March 14

Women peacemakers born today

  • 1840 Ellen Robinson born Liverpool, England (d. 1912). Quaker schoolmistress; leading British peace activist. Opposed Boer War and British imperialism.

  • 1843 Mariana W. Chapman born New York, NY (d. 1907). American pacifist leader; suffragist. Author of The Inherent Immorality of War, 1901.

  • 1868 Emily Murphy born Cookstown, Ontario (d. 1933). Canadian jurist; lifelong pacifist; first woman judge in British empire. One of "Famous Five" women who won legal right of woman as a person, 1929.

  • 1918 Zoia Horn born Odessa, Ukraine (d. 2014). American librarian jailed 21 days for refusing to divulge information about Harrisburg Seven antiwar protesters, 1972. Publicly opposed Patriot Act.

  • 1946 Ivana Janů born Plazy, Czechoslovakia. International lawyer and judge. Convicted head of Bosnian Krajina region of war crimes, 1993; presided over Yugoslav War Crimes Tribunal (ICTY), 2001-04.

  • 1951 Sharon A. Williams born Cardiff, Wales. Professor of international law; judge. Served as Canadian member of Permanent Court of Arbitration, 1991-97; presided over Yugoslav War Crimes Tribunal (ICTY), 2001-03.

  • 1972 Irom Chanu Sharmila born Imphal, India. Nonviolent Gandhian disciple; human rights advocate; journalist; poet. Known as the "Iron Lady of Manipur." Began hunger strike to protest civilian deaths at the hands of the Indian military, 2000; due to hunger strike, has been repeatedly arrested for attempted suicide and force-fed via feeding tube.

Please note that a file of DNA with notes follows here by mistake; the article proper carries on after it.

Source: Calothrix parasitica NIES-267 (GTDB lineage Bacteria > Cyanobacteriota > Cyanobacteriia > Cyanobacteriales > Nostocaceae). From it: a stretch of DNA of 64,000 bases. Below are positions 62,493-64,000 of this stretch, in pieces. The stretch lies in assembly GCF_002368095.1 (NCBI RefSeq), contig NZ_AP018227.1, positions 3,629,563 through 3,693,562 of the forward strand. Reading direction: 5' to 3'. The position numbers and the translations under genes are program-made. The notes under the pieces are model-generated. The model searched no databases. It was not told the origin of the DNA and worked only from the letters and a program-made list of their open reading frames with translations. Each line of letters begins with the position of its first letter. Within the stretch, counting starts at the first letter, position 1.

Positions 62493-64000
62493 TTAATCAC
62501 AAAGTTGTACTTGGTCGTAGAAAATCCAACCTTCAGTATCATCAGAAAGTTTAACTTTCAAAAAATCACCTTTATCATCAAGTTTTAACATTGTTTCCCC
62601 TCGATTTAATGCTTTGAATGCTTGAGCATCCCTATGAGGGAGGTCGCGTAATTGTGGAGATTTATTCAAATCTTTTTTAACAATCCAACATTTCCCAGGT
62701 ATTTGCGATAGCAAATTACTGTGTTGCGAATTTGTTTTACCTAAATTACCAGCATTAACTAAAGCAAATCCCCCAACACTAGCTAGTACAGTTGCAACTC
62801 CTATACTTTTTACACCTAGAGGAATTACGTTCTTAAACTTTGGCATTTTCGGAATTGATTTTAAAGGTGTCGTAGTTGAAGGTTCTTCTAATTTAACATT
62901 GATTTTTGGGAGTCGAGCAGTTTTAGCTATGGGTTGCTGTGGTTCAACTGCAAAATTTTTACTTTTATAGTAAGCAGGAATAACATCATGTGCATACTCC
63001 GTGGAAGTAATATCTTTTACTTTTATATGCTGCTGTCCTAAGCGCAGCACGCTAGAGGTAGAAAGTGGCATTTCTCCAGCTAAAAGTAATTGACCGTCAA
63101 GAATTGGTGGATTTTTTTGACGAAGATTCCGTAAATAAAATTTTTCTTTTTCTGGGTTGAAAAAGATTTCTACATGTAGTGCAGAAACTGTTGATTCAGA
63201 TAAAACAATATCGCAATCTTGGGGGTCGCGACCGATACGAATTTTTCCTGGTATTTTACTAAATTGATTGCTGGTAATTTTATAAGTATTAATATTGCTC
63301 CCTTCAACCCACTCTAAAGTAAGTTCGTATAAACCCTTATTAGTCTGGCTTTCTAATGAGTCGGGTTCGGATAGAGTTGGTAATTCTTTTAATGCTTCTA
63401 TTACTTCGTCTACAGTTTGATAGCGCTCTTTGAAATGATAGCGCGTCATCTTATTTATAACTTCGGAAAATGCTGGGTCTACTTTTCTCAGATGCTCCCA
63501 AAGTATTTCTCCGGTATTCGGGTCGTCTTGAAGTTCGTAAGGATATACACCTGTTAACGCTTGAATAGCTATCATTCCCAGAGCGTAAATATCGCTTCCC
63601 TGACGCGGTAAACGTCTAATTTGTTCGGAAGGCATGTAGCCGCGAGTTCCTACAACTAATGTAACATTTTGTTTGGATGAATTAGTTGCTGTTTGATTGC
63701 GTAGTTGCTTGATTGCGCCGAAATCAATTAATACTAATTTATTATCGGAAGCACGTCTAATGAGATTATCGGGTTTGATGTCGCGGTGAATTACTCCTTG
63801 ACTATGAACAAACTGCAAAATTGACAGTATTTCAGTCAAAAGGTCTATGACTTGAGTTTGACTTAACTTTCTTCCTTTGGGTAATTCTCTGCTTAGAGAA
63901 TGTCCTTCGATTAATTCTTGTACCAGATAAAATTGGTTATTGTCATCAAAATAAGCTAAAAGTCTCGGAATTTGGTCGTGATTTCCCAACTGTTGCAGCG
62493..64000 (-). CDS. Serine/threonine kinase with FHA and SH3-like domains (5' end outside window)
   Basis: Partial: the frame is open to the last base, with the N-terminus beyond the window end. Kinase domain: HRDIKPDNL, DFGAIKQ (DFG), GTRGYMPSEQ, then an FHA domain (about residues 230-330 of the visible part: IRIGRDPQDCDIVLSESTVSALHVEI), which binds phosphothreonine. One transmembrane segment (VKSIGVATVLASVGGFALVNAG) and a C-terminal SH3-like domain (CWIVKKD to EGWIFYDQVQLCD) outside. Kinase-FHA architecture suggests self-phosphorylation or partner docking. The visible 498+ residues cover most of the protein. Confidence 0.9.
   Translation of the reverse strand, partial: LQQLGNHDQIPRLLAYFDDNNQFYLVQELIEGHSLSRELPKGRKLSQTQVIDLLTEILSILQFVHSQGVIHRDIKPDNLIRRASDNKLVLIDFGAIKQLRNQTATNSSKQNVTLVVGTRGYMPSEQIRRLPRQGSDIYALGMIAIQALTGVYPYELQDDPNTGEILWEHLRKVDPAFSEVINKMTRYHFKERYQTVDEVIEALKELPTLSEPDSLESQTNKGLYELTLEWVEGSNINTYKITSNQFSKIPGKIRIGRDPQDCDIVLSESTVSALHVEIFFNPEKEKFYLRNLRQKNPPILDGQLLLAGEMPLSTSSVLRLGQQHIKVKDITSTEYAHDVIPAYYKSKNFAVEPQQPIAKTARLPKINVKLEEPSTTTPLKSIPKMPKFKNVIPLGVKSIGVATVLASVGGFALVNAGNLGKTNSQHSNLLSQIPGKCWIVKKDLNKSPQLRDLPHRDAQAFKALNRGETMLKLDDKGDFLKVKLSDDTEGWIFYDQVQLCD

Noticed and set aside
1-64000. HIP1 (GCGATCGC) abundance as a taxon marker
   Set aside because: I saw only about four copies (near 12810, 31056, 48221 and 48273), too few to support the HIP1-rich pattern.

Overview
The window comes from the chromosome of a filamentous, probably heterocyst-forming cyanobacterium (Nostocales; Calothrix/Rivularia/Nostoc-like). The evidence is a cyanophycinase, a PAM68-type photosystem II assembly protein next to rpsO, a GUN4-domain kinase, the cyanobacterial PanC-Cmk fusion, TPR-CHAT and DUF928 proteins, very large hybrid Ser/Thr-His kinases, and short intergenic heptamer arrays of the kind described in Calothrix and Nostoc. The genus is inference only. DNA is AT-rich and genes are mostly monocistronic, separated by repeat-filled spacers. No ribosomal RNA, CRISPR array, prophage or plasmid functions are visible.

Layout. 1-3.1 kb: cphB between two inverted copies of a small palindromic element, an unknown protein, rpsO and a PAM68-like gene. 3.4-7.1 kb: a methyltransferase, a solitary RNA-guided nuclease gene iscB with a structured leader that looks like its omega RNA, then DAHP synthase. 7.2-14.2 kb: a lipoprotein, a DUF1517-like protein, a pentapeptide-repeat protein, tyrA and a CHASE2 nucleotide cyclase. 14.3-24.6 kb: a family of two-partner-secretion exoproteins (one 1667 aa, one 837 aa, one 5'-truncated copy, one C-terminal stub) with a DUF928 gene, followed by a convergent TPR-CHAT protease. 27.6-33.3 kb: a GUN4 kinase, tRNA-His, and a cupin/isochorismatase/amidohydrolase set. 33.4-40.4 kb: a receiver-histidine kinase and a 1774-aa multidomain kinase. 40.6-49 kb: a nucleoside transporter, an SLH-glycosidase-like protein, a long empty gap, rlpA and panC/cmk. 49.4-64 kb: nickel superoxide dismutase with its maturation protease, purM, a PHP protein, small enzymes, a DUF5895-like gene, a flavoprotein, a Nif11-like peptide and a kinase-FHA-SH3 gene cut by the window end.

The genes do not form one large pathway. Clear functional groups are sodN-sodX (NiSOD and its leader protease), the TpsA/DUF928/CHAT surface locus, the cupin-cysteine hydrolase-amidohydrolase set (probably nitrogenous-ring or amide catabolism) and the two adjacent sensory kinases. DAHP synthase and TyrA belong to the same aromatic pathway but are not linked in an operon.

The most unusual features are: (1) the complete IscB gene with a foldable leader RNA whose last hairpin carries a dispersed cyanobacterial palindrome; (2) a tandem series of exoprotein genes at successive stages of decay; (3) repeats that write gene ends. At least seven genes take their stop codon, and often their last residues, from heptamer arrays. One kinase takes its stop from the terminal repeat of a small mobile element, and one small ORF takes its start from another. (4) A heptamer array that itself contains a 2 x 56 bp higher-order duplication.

Women's peacemaking on this day

  • 1664 Margaret Fell, founder of the Quaker movement, was imprisoned for the first time, spending four years in Lancaster Castle. "We are a people that follow after those things that make for peace, love and unity."

  • 1917 1,000 women picketed the White House calling for a constitutional amendment for women's suffrage.

  • 1983 In El Salvador, Marianella Garcia-Villas was assassinated for her investigation of human rights violations.

  • 2003 Cathy Hoffman was arrested for protesting the Iraq War at the Boston Federal Building.

  • 2012 Judge Elizabeth Odio Benito convicted Thomas Lubanga Dyilo of the war crime of recruiting child soldiers.